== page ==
If you didn’t plant cherry tomatoes this year, it is a little too late to start them in Georgia but if you’re lucky, you know someone who did. Now is the time that Cherry tomatoes are in full production and your friends may have plenty to share. There are countless reasons to grow and eat cherry tomatoes!

Different Varieties

There are thousands of varieties of colors and sizes of tomatoes, including many types of Cherry tomatoes. This year I grew Sweeties, Sun Gold, and for the first time, the Chocolate Cherry variety. Cherry tomatoes are prolific and continue to bear fruit through the hot summer months. They are very sweet and delicious, like the Chocolate Cherry name implies, they almost taste like candy. It is difficult to resist eating them warm, right off the vine before you can even fill your basket.

I’ve grown several varieties of cherry and grape tomatoes, including the yellow pear shaped tomatoes in prior years but I think these 3 varieties are becoming our family favorites.

Big Producers

I started my seeds indoors in February and transplanted them in mid-April (April 15 is the “Frost Free” date for Georgia). We have been harvesting and enjoying them daily since the 4th of July. Our temperatures remain very warm and frost-free through most of September and our cherry tomatoes continue producing through the month. I often harvest all of the fruit and pull the plants mid-month so I can prep the soil to plant fall and winter crops. The green tomatoes ripen indoors.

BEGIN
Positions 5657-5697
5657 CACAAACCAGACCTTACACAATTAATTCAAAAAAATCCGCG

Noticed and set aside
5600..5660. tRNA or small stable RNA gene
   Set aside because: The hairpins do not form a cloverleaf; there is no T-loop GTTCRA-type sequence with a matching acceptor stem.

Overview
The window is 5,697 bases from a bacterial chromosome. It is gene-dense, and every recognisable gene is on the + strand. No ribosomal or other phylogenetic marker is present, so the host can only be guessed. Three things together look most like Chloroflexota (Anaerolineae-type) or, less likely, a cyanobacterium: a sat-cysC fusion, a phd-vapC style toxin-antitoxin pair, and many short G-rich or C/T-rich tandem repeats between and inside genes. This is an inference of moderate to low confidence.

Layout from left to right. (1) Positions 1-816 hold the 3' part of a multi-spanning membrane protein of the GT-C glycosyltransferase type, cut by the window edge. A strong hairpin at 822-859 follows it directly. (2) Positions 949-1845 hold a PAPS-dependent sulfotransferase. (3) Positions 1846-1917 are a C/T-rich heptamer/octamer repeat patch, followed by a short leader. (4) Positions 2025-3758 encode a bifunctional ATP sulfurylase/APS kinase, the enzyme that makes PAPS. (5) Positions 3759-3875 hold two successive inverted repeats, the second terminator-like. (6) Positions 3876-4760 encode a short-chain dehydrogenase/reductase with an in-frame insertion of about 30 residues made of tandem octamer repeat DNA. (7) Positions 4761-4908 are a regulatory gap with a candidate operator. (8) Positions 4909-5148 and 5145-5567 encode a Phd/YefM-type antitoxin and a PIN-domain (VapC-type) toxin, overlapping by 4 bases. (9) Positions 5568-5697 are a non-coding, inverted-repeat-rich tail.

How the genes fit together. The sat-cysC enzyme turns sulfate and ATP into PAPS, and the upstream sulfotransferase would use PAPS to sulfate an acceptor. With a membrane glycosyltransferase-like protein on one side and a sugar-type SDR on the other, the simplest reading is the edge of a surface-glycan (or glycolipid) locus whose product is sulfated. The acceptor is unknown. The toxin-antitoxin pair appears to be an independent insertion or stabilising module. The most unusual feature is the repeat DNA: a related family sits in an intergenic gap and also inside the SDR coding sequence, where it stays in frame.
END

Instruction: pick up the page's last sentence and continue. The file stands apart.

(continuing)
Easy to Grow

Cherry tomatoes are easy to grow so they are great for beginning gardeners. The small fruits are perfect for children to help harvest. Like most summer crops, they need good soil, lots of sunshine and plenty of water. They do grow very tall so it is best to give them room and provide some sturdy support. If you meet these basic requirements you’ll be rewarded with piles of the delicious, sweet, vitamin-packed fruit.

Nutritious Disease Fighters

All tomatoes, including the cherry varieties are full of nutrition and disease fighting goodness. They are vitamin-packed, full of Potassium, antioxidants and Carotenoids like Lycopene that has been shown to reduce the risks of many types of cancer, heart disease, and Diabetes. Carotenoids are pigments that make fruits and vegetables red, yellow and orange in color and they are particularly high in tomatoes. These natural chemicals are powerful antioxidants that help our bodies combat inflammation, which is also important for brain health. Although all tomatoes deliver Lycopene, our absorption of these inflation-fighting chemicals is significantly improved when tomatoes are cooked and more concentrated – but don’t remove the skins. Tomato skins are richer in nutrients.1,2,3


Perfect Portable Snacks

Cherry Varieties are so tender and delicious that it’s easy to pop the whole tomato into your mouth before you can fill a basket!

Please join the GardenZeal™ mailing list and we’ll remind you again so you won’t forget to include them in your garden plans next spring.


United States Department of Agriculture
Agricultural Research Service National Nutrition Database
2 Life Extension Magazine
“Slash Chronic Disease Risk with LYCOPENE”
by Alex Wilson
Health Properties of Tomatoes, Here are 10 reasons you should be eating more delicious, nutritious tomatoes”
By Elaine Magee, MPH, RD